Would anyone seriously defend the position that our omniscient God is even vaguely interested in style? Isn’t his primary concern for our spiritual authenticity; doesn’t he place the highest priority on our character of brokenness and dependence on him? Revival, renewal and worship are the crucial issues of the heart, not abstract or technical discussions about instrumentation and form.
Emotions & Thrills
Don’t get me wrong. Those supernatural warm fuzzy times of worship are necessary and should be treasured because we are psychologically complex beings and it is essential for us to be emotionally connected to our Lord and Savior.
However, if we walk away from one of those touching the face of God encounters and are not compelled to “do justice and love mercy”, then Biblical revival has not occurred. Rather, our heart strings have been strummed or manipulated, and we’ve shared a collective behavior episode that professors speak about in Sociology 101.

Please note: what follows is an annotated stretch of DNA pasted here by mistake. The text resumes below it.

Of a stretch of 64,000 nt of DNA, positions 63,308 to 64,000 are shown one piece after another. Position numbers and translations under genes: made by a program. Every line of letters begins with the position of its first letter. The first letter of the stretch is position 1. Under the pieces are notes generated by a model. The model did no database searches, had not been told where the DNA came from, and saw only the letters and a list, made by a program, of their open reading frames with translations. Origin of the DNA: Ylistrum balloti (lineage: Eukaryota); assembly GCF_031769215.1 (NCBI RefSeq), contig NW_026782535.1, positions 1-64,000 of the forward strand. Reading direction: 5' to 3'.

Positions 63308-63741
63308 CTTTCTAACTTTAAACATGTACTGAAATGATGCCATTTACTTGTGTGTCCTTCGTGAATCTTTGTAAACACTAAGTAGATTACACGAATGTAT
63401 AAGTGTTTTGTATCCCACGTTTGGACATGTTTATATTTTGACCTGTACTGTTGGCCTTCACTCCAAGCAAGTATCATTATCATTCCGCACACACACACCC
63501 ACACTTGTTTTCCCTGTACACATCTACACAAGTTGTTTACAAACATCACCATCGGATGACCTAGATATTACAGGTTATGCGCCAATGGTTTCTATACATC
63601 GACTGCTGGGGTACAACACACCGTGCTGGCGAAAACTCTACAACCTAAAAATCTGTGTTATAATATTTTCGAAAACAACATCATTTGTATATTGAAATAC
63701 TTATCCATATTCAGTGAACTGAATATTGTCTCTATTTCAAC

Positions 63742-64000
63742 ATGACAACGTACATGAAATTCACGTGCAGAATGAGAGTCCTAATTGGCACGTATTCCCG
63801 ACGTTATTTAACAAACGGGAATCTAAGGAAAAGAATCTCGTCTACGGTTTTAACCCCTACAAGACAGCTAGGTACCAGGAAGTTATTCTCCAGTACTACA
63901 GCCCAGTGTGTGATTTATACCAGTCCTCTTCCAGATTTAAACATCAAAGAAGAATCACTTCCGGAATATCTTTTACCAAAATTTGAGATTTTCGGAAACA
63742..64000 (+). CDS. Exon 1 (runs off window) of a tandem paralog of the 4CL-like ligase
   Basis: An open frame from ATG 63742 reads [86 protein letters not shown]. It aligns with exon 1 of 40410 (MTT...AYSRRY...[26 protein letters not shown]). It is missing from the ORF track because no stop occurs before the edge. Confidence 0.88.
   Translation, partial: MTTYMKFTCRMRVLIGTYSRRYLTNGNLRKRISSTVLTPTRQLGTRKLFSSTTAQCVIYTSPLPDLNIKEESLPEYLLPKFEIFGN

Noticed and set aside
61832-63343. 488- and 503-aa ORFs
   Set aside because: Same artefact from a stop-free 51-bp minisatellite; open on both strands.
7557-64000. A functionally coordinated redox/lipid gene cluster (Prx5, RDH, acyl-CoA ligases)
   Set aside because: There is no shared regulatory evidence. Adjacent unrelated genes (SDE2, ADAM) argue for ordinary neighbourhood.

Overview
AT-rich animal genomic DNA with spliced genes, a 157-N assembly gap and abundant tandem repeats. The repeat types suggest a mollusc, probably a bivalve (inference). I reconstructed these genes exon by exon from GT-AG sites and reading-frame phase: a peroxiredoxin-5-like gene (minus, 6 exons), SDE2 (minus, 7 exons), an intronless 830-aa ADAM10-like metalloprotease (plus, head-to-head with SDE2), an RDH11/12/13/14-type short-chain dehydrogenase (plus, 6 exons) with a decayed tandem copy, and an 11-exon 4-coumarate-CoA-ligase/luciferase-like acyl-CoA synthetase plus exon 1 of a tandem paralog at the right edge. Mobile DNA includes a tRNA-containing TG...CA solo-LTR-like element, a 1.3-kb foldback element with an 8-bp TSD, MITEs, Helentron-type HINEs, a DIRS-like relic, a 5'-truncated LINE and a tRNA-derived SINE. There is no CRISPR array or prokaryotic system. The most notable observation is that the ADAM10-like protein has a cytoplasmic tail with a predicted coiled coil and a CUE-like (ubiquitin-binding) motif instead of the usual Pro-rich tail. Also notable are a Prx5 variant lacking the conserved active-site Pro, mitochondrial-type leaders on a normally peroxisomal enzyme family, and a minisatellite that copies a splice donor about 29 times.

No matter how other-worldly or profound the manifestations may appear, if we do not pick ourselves up off the floor and walk away from the altar with a dramatically different perspective, then no kind of God-centered renewal has taken place. Our God is in the business of transforming lives, so if revival does not result in changes to our outlook and direction, then it is no revival at all, but simply a joker in a counterfeit mask.
It is just the adrenaline rush of an impassioned buzz that will leave us shaking like a jittery heroin junkie clamoring for the next chance to get high again. Like a drug addict, we will always need more and more of the juice to quench our desire and achieve the desired rush.
The glitter and fever of the previous euphoria inflates our expectations, so in order to feed our hunger for religious escapism we end up chasing after the experience. In doing so, we mirror the world’s theme park thrill rides attitude with its emphasis on momentary excitement and personal gratification.
Why do we worship God?
The danger is that the experience becomes an idol; the very real danger is that the experience itself becomes the primary focus of our attention and energy, rather than the end result of our pursuit of God.
When that occurs, we have been seduced to believe that form, style and outward appearance are the critical concerns of our faith. Then, like it or not, we are no different than that “wicked and adulterous generation” who begged Jesus to show them miraculous signs and wonders.